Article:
data trail: A record of information about a person’s actions that remains after the action is complete and that can be accessed by others and used to track that person’s activities, often without the individual’s knowledge or consent. The Internet makes the collection and retention of data—and the leaving of data trails—easier than it was in the paper era.
digital activism: The practice of using digital technology to increase the effectiveness of a social or political change campaign.
distributed denial of service (DDoS): An explicit attempt by Internet attackers to prevent legitimate users from accessing a website or other online service. Attackers make repeated requests to the website, sometimes by simply reloading a Web page in their browsers or, more often, by using a botnet or other software to create automatic requests. The high number of requests overloads the capacity of the servers on which the site is housed, thus the servers are no longer capable of responding to requests—either legitimate or illegitimate—from people trying to access the site, often resulting in the display of an error message to the site’s visitors.
e-activism: The use of electronic tools to increase the effectiveness of a social or political change campaign. In the early days of computing, the “e” preface was useful in differentiating between activities that were and were not mediated by a computer, for example email and e-banking. Since the rise of the Internet, the electronic nature of computing is seen as less salient than its networking features and the “e” prefix is, as a result, less popular than it once was.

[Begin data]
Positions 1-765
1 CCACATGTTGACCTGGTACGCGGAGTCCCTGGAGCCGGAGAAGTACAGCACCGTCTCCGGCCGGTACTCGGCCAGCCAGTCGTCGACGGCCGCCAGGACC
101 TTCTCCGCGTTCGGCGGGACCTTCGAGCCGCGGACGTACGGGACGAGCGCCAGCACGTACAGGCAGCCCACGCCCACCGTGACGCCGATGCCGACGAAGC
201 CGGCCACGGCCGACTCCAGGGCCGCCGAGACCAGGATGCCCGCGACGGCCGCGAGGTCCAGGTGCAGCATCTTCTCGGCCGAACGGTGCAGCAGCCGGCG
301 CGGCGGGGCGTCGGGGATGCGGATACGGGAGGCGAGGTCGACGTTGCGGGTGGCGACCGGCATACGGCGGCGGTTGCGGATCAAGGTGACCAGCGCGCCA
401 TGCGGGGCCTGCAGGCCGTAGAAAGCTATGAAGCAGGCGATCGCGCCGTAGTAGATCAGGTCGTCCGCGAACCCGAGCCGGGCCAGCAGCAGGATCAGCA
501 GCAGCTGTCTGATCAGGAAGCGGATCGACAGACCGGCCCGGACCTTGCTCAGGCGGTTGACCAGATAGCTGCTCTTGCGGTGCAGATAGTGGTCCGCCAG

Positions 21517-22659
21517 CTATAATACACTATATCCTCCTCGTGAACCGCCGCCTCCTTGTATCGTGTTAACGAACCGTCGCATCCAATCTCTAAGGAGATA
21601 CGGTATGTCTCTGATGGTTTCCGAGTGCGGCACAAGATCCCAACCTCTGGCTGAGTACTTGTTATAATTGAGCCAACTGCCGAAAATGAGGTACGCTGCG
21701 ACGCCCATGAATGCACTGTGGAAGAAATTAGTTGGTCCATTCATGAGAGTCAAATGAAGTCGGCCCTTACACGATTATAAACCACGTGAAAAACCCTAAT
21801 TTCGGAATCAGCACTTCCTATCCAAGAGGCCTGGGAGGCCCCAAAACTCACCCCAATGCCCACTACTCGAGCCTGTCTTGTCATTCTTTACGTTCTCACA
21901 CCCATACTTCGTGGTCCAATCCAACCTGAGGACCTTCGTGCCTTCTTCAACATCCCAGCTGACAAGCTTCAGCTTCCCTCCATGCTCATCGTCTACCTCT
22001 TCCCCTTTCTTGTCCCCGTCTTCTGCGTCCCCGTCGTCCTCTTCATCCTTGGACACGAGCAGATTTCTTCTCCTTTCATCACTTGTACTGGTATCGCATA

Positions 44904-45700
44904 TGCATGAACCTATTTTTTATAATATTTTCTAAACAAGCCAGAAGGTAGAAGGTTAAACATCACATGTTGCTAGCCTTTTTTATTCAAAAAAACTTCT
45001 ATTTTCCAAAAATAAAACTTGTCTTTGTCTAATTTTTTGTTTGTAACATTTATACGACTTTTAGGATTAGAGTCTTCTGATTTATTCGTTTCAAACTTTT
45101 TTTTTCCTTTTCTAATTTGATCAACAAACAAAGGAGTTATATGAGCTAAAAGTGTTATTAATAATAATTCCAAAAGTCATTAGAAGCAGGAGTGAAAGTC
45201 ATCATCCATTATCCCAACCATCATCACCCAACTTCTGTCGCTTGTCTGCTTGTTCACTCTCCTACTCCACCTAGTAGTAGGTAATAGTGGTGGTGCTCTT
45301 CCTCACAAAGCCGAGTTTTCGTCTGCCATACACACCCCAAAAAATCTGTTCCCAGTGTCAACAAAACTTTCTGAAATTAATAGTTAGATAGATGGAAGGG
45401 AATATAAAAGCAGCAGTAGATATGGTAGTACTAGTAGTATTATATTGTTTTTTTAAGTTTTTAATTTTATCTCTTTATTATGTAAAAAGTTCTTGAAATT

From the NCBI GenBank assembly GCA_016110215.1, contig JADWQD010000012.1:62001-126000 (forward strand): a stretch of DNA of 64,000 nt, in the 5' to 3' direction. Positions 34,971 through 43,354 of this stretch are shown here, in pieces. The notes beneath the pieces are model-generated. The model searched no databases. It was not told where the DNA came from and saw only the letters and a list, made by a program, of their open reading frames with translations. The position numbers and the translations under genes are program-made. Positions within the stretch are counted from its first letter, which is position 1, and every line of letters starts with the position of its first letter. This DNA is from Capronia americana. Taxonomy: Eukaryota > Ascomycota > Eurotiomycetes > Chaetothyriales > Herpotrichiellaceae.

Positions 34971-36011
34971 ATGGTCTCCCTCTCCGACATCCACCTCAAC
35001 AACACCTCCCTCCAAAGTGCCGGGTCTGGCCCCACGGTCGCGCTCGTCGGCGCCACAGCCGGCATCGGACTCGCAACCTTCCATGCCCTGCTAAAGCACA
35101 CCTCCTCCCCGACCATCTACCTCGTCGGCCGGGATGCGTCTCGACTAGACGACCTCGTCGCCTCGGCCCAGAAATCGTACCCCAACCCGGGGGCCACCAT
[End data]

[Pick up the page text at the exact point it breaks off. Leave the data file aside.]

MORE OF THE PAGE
e-advocacy: The use of electronic tools for political and social change in cases in which the campaigners are speaking (advocating) on behalf of a particular group or interest.
flaming: The act of posting deliberately hostile messages online, generally in chat rooms and on discussion boards. While most “flamewars” start out as a heated debate over a political or social issue, some malicious Internet users (trolls) flame for the sole purpose of offending other users.
flashmob: A large group of people who gather suddenly in public to engage in unusual and concerted actions and then disperse quickly. Part of the larger smart mob phenomenon, these gatherings are usually organized through social media, text messaging, or email, and have a grassroots character that differentiates them from publicity stunts with a profit motive.
follow: In an online context, to subscribe to a user’s content stream (feed) on the micro-blogging site Twitter.
hashtag: Community-driven tagging convention mostly used on the microblogging site Twitter to aggregate and track content by subject, with the use of a hash symbol (#) followed by a key word, or tag. An example is #4change, a hashtag for tweets on the use of social media for social change.
Hype Cycle: A visualization, developed by the American research firm Gartner, that shows the life of certain technologies. The five phases of avHype Cycle are technology trigger, peak of inflated expectations, trough of disillusionment, slope of enlightenment, and plateau of productivity.
info-activism: The use of effective information and communications practices to enhance advocacy work, of which digital technology is only one possible medium. The term is most commonly associated with the advocacy training organization Tactical Technology Collective.
malware: Malicious software designed to enter a computer owner’s system without his or her consent and to execute destructive or disruptive functions. Once installed on a user’s system, the software carries out malicious actions (unintended by the system’s owner) that affect the system of the user or a third-party target.